Friday, July 17, 2009

Who Was That Guy Anyway?

A short note and a sad story. After being on the road for the last three weeks I was desperately needing a haircut. I go to El Cercado, the small town near my house and if I'm lucky the line isn't too long waiting for Luis to cut your hair.
Luis and I usually chat about everything but yesterday he said he had bad news about Oscar. Oscar was a 60ish man who lived three doors down from Luis' barber shop. Oscar was retired from IMSS and spent most of his days walking around town, hanging out in the town square, having a smoke or an ice cream bar. He was a short guy, very anglo looking for this area and he was the friendliest guy you could ever meet. A bit odd, shy, and scared of just about everything; traveling, getting robbed, his stash of money and most of all death. He said hello to everyone and everyone knew Oscarín. A character of El Cercado.
Luis delivered the news that Oscar had been hit by a car and was killed. He had been to a local cantina and crossed in front of a car after what the driver thought was the okay to pass. The sad part is that no one went to Oscar's funeral. Turns out he had no family. What had happened to Oscar had also been the fate of his father and two brothers.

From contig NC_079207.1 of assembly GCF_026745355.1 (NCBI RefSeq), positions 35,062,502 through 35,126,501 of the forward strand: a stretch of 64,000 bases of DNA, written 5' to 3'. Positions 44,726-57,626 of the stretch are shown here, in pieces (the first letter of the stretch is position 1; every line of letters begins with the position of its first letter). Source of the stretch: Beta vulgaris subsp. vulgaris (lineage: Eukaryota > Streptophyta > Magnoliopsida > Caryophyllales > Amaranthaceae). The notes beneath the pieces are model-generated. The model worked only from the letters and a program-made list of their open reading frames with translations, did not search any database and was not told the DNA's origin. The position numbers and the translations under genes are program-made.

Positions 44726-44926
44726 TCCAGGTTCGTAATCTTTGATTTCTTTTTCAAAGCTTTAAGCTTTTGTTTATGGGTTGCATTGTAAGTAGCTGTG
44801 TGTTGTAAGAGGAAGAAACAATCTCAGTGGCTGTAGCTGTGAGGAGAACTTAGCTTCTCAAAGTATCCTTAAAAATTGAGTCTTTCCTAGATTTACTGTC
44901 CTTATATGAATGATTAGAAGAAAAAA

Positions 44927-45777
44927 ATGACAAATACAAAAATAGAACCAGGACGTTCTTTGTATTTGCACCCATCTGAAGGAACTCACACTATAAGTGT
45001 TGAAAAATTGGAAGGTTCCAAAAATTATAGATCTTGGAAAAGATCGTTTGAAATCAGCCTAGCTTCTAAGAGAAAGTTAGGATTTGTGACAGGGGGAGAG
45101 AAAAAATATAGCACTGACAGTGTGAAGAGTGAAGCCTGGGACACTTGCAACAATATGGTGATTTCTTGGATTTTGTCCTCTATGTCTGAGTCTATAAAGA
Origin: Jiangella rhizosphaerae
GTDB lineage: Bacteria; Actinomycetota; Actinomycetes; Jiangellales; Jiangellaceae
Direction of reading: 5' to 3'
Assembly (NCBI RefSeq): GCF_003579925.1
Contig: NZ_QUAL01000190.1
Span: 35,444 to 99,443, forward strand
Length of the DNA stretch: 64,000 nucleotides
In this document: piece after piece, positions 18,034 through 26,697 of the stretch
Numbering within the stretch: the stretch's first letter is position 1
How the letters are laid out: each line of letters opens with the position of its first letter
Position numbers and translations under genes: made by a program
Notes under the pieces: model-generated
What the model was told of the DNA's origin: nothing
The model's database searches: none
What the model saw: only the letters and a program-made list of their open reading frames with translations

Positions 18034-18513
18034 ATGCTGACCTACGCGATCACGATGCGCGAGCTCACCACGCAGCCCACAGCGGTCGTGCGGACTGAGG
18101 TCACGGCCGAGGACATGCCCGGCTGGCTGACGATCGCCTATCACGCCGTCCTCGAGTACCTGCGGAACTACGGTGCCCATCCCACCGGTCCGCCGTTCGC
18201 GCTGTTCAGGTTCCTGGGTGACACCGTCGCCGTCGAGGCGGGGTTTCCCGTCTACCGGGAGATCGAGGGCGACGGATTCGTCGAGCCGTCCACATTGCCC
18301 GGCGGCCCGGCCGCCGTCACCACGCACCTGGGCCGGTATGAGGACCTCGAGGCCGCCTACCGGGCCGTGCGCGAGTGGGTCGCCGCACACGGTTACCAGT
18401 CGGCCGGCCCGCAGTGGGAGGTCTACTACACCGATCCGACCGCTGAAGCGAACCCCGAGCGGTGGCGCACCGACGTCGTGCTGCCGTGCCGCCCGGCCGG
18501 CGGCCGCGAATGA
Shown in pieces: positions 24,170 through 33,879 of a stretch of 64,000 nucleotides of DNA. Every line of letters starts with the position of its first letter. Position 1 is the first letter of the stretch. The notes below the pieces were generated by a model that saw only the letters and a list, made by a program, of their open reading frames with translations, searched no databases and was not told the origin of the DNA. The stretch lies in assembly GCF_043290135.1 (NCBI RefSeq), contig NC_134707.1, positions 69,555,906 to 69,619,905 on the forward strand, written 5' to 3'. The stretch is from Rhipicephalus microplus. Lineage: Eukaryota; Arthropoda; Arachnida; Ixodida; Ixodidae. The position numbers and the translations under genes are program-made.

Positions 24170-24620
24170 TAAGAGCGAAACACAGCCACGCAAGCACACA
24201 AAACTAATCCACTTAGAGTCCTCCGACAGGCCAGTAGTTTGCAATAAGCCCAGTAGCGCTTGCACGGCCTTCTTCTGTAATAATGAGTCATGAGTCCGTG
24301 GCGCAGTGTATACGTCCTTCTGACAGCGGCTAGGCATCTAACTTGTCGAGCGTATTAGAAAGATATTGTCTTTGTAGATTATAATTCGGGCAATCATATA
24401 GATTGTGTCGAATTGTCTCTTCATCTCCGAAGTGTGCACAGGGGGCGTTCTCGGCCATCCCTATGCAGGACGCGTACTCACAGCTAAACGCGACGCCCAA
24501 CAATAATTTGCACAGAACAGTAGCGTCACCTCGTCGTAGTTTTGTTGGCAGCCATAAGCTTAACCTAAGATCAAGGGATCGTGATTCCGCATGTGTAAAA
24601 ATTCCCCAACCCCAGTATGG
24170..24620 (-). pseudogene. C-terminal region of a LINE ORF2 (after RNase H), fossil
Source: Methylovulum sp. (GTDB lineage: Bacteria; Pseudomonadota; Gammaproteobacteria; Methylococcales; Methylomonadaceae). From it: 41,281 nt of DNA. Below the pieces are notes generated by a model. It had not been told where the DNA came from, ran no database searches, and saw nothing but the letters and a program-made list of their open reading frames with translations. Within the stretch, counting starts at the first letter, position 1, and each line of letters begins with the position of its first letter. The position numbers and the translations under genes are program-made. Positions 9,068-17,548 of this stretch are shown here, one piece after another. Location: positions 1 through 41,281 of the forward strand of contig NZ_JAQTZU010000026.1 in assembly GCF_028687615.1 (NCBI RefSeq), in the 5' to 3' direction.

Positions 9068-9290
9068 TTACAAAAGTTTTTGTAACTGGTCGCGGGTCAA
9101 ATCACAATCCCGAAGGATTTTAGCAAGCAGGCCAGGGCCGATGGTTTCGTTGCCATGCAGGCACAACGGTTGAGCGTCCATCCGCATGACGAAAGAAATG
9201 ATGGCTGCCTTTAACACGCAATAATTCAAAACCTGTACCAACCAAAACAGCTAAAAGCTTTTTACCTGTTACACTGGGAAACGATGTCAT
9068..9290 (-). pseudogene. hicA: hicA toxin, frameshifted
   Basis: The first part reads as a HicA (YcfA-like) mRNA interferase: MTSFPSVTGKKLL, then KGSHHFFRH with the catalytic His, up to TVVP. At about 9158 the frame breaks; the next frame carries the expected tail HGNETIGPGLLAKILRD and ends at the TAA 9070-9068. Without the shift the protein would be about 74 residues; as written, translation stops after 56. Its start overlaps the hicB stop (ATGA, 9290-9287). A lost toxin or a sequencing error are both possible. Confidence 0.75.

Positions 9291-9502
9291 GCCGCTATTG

I was just surprised that a guy, that everyone knew could be discarded so easily. I found out where he is buried and I am going to visit him tomorrow. I just can't let his life go unnoticed.

Monday, July 13, 2009

Oaxaca - El Tule

I can't believe it has been a whole week since I last posted. I was sent to Oaxaca last week and hardly had time to come home last Saturday to wash clothes, pack, sleep a couple of hours and then back to the airport.

I flew on VivaAerobus last Sunday from Monterrey. A super discount airline that packs them in like sardines. I got to the airport 40 minutes before the flight and the jerk at the counter tried to tell me the flight was closed. I said, "I don't think so". I got on the flight and there are so many seats that none of them recline. Coffee? It will cost you. A bottle of water? Tambien. They have a menu that you can order off of.

The big issue was the checkin in Monterrey. They have six flights that leave at 6 a.m. for different cities. That means there are about 1000 people waiting to be checked in. They have the system down pat but you really need to get there early.

On I went to Oaxaca. I got a "so-so" picture of Monte Alban from the air upon arrival.